Mohammad bin Salman, the bold crown prince of Saudi Arabia, has been making waves with a muscular foreign policy, an ambitious economic agenda to wean the kingdom away from oil, the will to destroy the domestic political order and plans for social liberalisation. Conventional wisdom warns pursuing any one of these four elements would be politically suicidal. But the 32-year old crown prince, promoted out of turn by his father King Salman, is pressing ahead.
Not all his exertions have succeeded. The Saudi intervention in Yemen has turned out to be prolonged and costly. His attempts to punish Qatar have not brought Doha to its knees. The recent arrest of 200 top royals, officials and business tycoons on charges of corruption, has been viewed by many as marking a political coup by Mohammad bin Salman, widely known as MbS.
It will be a while before his economic plans can be implemented and generate real results. His social reforms, such as letting women drive and calls for “moderate Islam”, are undermining the foundation of the modern Saudi state — an alliance between the House of Saud and Wahhabi clerics. Although MbS has been seen abroad as impatient and impetuous, he seems to have considerable support from the younger generation of Saudis that is fed-up with social oppression and economic stagnation.
Speaking at an investors conference in Riyadh last month, MbS said, “We are returning to what we were before — a country of moderate Islam that is open to all religions and to the world. We will not spend the next 30 years of our lives dealing with destructive ideas. We will destroy them today.” In an interview to The New York Times last week, MbS said, “Do not write that we are ‘reinterpreting’ Islam — we are ‘restoring’ Islam to its origins — and our biggest tools are the Prophet’s practices and [daily life in] Saudi Arabia before 1979.”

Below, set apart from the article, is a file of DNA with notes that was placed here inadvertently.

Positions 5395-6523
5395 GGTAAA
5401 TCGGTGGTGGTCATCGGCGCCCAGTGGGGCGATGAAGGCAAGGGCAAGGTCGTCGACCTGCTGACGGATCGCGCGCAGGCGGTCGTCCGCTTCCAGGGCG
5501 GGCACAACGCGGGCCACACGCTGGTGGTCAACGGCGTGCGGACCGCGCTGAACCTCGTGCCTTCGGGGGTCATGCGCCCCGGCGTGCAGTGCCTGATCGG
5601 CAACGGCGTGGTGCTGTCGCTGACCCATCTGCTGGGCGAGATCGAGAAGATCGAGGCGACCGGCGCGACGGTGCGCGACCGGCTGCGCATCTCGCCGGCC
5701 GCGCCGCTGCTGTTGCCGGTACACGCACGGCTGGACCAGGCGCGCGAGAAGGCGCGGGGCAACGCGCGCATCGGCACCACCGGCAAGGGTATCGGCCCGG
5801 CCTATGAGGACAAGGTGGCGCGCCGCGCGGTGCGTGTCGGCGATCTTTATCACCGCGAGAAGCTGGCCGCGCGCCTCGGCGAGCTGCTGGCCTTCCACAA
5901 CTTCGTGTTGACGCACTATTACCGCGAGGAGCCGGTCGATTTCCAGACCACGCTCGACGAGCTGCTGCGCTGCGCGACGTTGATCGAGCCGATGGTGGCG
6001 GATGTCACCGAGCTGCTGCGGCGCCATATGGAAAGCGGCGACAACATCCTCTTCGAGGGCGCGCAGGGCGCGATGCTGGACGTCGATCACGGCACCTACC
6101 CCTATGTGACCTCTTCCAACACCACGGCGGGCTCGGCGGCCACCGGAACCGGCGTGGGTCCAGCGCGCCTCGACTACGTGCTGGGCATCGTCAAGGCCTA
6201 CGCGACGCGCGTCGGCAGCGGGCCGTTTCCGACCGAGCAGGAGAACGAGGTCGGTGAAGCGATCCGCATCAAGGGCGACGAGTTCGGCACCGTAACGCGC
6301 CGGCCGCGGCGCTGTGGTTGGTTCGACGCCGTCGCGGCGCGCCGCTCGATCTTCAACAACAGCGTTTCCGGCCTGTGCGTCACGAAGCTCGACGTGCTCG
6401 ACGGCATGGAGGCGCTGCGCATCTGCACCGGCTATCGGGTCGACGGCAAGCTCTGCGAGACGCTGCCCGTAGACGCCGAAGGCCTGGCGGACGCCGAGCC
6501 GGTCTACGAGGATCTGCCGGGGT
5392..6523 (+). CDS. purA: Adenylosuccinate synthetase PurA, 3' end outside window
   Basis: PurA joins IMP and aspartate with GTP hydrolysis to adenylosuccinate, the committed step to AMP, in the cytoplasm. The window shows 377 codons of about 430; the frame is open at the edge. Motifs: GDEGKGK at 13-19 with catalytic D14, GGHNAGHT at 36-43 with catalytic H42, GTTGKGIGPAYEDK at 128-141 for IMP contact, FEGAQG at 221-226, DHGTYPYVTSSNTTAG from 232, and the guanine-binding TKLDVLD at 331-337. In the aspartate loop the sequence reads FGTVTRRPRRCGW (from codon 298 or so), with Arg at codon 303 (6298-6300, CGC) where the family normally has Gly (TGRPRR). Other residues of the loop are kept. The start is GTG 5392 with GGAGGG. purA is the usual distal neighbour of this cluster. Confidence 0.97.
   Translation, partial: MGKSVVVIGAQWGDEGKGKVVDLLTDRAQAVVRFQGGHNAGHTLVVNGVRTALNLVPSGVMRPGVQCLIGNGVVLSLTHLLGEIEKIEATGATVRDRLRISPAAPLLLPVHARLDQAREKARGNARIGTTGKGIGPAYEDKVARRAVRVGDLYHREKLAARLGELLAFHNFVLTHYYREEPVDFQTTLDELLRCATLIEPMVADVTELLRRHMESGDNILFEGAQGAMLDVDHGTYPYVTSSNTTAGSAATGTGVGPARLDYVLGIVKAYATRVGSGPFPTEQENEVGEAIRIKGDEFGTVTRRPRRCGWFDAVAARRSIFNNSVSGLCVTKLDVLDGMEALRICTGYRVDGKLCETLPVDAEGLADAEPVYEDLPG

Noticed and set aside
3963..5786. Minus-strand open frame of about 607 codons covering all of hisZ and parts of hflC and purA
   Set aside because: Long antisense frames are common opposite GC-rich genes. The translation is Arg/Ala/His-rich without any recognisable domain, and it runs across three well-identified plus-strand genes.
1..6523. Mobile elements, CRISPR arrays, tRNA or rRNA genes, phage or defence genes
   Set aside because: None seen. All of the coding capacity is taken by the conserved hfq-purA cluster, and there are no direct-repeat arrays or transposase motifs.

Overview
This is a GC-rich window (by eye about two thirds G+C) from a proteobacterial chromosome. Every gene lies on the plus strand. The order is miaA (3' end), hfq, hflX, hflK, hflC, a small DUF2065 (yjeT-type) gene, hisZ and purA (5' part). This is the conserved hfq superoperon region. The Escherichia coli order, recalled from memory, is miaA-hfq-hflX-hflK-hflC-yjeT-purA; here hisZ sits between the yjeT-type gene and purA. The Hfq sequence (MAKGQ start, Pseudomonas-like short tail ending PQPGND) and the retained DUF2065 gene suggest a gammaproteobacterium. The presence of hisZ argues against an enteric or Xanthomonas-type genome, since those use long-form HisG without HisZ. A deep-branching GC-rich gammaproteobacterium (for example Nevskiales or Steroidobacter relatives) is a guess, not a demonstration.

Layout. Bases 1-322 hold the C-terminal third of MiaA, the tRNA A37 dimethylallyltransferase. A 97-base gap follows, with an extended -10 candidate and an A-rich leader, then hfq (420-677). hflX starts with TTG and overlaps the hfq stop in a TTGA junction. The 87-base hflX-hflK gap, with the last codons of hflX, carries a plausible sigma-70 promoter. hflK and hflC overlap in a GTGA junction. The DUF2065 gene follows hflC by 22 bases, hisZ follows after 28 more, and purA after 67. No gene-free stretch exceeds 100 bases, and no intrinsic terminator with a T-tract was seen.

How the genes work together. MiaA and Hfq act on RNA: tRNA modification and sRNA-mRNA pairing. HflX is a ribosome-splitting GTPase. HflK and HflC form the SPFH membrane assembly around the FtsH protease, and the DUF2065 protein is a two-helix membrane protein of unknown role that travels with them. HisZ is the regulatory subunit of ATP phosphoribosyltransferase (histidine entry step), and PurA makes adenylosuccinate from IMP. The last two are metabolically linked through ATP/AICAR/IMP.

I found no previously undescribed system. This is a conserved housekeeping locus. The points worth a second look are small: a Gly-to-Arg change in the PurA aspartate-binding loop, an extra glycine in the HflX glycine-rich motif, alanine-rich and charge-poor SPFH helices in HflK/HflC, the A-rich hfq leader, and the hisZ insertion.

Other Arab leaders in the region including Abdul Fattah al-Sisi, the president of Egypt and Mohammed bin Zayed al Nayhan, the crown prince of Abu Dhabi and the deputy supreme commander of the United Arab Emirates armed forces, have been pushing for moderate Islam over the last few years. But coming from Saudi Arabia, which is the centre of the Islamic world, and its royal family whose legitimacy rests on the claim to be custodian of the holy sites, Mecca and Medina, it is significant.
Why is MbS constantly harping on 1979 — and the times before and after? It was indeed a critical year that transformed the Middle East and had powerful consequences for the whole world, especially the Indian Subcontinent. The first among the three pivotal events was the seizure of the grand mosque in Mecca by a group of zealots, who accused the Saudi royalty of abandoning Islam and selling its soul to the West.
From then on, the House of Saud moved rapidly towards conservativism. To counter the extremist flank from the right, it pandered to the Wahhabi clergy at home and promoted extremist groups abroad. But the Sunni flank has become ever more radical and sees the House of Saud as the most important political target.
The second event was the Islamic revolution in Iran that overthrew Shah Reza Pahlavi in Tehran. Claiming to be the true guardian of Islam, Ayatollah Khomeini presented a big political threat to Saudi Arabia’s leadership role in the Islamic world. The Saudi rivalry with the Islamic Republic of Iran for influence in the Islamic world, inevitably acquired a sectarian colour (Sunni versus Shia) as well as an ethnic dimension (Arab versus Persian).
The third event was the Soviet occupation of Afghanistan at the end of 1979. As US-Russian detente of the 1970s collapsed, Washington stepped in to mobilise a jihad against godless Russian communists with the help of the Saudis and the Pakistan Army. The Russian bear was pushed out of Afghanistan a decade later, but radical political Islam had been legitimised.
If the Middle East paid a huge price for the turmoil generated by 1979, so did the Subcontinent. Before 1979, the Subcontinent was a very different place. It had no dearth of economic and political problems. But violent religious extremism was not one of those. This is an awful legacy from 1979. General Zia-ul-Haque’s imposition of conservative Islam on Pakistani society and the promotion of religious radicalism to achieve political objectives in Afghanistan, India and Bangladesh has radically transformed the Subcontinent’s political dynamic.
But can MbS put the genie back in the bottle? Sceptics will caution against too much hope, for a strong resistance to the new agenda of “moderate Islam” is inevitable. Even among those who think MbS is on the right path, there will be much political disputation on how to exorcise the ghosts of 1979.
Delhi though must cheer on MbS and his effort to take religion back from the extremists. The ideas of religious moderation and social modernisation have been steadily pushed on the defensive in the four decades since 1979. Any effort to reverse 1979, therefore, must be welcomed whole-heartedly in the Subcontinent.
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